What happened to “The buck stops here?” Apparently in the Bush administration, it stops with the first convenient agency head.
That poses an interesting question: If Osama Bin Laden were caught, would Bush proclaim CIA Director George Tenet the hero?
Don’t bet on it.
And why not? Tenet fell on his sword for the President – it would only be fair for Bush to do the same. If one thinks as Bush does, Tenet is responsible for the debacle because he is the head of the organization that falsely claimed Saddam tried to buy uranium in Niger.
Ultimately though, Bush is the real chief of the CIA and everything else federal.
Yet he is eager to let the buck stop at Langley, and would have us believe that, in THE State of the Union, that the leader of the free world would argue for war in an internationally broadcast speech, but fail to verify each assertion therein.
The reason is painfully obvious to anyone who is willing to acknowledge it: claiming responsibility for faulty intelligence upon which the war and its “peacetime” quagmire was based, would be political suicide, in a time when an average of two soldiers die every day.
Yet the conservative apologists will say that Bush is not responsible for the CIA’s shortcomings. “He must rely on his deputies,” they say. Harry S Truman is probably rolling over in his grave.
The administration’s “mistake,” isn’t really one at all. It seems as if Bush and his yes men – even the widely respected Colin Powell – snatched a claim from thin air, professed it a grand threat to the security of every day, middle-class Americans, and sold it as imminent.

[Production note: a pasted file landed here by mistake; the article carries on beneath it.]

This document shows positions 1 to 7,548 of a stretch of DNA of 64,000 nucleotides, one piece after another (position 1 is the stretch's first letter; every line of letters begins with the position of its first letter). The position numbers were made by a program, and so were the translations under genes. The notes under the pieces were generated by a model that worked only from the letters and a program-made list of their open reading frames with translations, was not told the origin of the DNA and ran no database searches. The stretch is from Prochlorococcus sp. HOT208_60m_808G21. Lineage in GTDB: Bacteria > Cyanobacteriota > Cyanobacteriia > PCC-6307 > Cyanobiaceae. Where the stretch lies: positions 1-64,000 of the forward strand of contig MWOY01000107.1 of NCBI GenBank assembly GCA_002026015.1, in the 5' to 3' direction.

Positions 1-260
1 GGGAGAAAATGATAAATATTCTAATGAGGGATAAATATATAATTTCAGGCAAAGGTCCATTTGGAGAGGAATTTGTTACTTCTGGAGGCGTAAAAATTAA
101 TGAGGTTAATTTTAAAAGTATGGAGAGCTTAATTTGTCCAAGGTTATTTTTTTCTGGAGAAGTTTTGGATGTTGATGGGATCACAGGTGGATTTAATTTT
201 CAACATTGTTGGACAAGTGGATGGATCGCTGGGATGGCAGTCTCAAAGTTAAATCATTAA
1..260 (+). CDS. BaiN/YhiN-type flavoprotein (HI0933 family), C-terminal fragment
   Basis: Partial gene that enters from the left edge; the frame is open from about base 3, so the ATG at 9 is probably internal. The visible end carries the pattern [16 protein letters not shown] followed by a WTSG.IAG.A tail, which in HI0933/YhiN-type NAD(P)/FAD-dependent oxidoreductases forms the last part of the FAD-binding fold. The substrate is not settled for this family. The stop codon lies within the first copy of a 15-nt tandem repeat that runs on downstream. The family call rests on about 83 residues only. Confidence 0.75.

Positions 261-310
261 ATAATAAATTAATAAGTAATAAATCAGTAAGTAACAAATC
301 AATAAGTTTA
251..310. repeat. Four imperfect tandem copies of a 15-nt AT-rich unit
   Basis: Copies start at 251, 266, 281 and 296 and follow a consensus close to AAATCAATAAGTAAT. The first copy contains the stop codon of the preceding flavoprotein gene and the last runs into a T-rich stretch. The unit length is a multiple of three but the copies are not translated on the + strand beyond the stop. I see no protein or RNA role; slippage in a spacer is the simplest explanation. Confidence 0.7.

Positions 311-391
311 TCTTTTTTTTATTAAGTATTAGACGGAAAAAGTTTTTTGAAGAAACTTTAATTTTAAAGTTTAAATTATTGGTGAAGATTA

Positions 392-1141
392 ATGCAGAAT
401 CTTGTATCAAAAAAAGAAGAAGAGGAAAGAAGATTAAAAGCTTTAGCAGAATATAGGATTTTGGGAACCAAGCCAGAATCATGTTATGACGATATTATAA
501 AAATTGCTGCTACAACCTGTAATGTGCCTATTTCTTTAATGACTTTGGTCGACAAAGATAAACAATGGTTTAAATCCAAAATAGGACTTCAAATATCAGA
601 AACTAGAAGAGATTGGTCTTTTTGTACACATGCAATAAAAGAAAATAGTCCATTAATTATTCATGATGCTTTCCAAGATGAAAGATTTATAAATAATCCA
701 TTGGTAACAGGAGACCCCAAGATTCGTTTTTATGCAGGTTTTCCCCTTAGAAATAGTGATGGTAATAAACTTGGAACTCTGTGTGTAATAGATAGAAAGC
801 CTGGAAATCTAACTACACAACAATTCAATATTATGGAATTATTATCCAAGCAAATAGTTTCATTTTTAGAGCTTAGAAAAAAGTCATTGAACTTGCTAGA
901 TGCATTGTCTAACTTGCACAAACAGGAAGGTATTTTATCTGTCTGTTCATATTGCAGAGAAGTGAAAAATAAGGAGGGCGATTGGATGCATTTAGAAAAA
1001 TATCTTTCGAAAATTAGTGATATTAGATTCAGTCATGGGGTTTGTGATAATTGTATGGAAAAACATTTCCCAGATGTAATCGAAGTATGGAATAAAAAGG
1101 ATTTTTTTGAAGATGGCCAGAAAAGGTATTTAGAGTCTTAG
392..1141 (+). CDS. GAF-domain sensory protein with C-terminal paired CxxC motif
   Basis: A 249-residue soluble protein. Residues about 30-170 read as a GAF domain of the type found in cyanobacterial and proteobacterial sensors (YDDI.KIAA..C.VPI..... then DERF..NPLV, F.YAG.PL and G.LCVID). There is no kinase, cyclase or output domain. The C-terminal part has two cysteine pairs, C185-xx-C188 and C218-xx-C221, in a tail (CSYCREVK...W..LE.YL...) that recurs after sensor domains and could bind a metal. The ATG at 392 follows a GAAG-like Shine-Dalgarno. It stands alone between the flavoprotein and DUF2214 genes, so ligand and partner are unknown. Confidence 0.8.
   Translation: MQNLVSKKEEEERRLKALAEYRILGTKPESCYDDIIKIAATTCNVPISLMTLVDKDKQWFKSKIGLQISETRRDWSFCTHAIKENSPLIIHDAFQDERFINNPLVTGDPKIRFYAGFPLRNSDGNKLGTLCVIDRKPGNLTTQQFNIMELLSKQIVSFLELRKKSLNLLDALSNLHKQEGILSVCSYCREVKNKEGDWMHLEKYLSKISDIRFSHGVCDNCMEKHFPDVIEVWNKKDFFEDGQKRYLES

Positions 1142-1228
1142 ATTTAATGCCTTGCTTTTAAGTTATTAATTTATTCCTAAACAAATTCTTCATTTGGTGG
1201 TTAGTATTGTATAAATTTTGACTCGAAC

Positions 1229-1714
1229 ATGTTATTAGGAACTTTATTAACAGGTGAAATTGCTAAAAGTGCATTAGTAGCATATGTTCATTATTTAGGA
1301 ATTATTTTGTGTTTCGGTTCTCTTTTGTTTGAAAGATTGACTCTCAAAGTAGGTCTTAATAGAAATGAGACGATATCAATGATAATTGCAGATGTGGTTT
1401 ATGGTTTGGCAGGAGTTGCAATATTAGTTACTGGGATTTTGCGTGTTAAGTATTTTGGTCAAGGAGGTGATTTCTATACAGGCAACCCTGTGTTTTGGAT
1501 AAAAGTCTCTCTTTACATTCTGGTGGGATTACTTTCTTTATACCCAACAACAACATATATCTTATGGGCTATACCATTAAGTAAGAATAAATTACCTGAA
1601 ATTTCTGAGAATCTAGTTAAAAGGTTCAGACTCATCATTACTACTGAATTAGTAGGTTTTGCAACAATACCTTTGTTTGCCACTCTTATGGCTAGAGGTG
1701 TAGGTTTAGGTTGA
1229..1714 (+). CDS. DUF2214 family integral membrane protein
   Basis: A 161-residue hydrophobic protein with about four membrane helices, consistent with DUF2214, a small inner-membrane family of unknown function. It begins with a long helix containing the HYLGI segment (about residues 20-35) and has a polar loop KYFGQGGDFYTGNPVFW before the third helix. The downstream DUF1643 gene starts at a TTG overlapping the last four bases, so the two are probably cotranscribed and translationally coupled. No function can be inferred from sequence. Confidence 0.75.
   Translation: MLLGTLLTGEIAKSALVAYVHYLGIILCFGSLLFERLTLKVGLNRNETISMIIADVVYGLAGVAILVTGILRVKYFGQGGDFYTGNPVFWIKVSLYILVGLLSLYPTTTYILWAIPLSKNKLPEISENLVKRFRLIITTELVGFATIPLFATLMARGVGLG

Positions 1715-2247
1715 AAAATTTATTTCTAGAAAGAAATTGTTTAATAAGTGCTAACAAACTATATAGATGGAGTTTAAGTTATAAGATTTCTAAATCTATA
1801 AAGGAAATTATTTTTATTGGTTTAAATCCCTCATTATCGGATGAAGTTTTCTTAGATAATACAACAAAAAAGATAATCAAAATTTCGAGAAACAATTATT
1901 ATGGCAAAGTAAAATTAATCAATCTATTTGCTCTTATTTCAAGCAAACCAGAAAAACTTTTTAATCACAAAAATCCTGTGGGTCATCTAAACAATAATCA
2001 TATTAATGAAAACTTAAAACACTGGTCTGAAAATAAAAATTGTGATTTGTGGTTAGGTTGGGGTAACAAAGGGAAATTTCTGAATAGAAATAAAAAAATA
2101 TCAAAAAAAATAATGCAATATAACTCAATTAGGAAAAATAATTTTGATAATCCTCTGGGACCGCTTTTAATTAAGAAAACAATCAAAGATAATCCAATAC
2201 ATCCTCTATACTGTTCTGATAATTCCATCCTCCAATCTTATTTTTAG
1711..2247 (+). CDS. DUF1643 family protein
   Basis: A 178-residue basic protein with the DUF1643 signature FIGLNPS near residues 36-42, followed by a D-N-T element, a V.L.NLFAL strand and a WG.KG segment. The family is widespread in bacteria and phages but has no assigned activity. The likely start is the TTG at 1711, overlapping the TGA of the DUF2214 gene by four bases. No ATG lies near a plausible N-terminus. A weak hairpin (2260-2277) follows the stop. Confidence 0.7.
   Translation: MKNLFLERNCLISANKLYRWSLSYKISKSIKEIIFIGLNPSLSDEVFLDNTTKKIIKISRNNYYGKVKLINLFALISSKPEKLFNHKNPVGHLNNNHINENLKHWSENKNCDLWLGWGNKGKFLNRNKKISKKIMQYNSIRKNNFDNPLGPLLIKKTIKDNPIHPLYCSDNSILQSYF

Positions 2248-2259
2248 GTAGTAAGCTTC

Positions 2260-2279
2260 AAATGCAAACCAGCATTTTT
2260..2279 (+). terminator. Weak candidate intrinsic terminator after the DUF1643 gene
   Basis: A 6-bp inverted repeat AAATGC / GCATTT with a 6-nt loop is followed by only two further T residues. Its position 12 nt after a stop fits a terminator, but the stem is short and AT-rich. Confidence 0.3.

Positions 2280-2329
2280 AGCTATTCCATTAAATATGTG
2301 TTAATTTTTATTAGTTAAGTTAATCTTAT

But not all of the blame rests with the Bush administration.
The Democrats, with the exception of Howard Dean, bear some culpability as well, since they lacked the gumption to vote against a war they should have questioned on principle, if nothing else.
Bush would have had us believing that without regime change, we’d have all been caught off guard in a horrible nuclear blast – and soon.
The chilling prospect of such a scenario is not altogether unrealistic, assuming that Saddam really was trying to get his hands on uranium. Had war been justified under the proper auspices, the story would be different.
But it wasn’t.
The Bush apologists will say: “It doesn’t matter! A dictator is gone!”
But it does matter.
It matters because Bush sold the war on the pretense that there was an imminent threat to each of us. It matters because our national credibility is now on the line. It matters because American soldiers were sent to their graves by a fortunate son who teased them into thinking their cause was liberty. Our men and women died based on a lie, and continue to do so everyday.
It was the most egregious presidential hoax since the Gulf of Tonkin claim; people paid for it with their lives.
That everyday Americans aren’t getting more upset with the false intelligence says something about the blind, post-9/11 mentality a lot of Americans possess: “You’re with us or you’re with the terrorists,” as Bush said.
Neither the U.S. nor the world works that way. The notion that one is unpatriotic unless he follows Bush’s lead is preposterous.
Those who held a deep affinity for this country’s values before nouveau patriotism was en vogue should be offended by today’s general unwillingness to question a questionable leader.
Daniel Drew and Keith Walker’s opinions are not necessarily those of this newspaper.